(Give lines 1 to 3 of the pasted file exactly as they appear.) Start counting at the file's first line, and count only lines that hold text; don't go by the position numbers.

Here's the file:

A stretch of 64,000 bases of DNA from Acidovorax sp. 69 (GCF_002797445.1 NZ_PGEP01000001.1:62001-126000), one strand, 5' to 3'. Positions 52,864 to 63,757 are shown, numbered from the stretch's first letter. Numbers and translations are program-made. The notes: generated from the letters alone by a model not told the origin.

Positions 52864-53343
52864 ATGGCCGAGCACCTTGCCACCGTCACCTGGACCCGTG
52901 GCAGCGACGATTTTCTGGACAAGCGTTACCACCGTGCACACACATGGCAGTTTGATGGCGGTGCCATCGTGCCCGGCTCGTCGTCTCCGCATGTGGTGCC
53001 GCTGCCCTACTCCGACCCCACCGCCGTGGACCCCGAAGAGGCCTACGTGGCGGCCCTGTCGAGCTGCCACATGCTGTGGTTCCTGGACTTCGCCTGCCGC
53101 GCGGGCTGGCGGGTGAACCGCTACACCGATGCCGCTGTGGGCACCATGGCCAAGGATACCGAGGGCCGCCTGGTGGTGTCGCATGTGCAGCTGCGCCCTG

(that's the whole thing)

A stretch of 64,000 bases of DNA from Acidovorax sp. 69 (GCF_002797445.1 NZ_PGEP01000001.1:62001-126000), one strand, 5' to 3'. Positions 52,864 to 63,757 are shown, numbered from the stretch's first letter. Numbers and translations are program-made. The notes: generated from the letters alone by a model not told the origin.

Positions 52864-53343
52864 ATGGCCGAGCACCTTGCCACCGTCACCTGGACCCGTG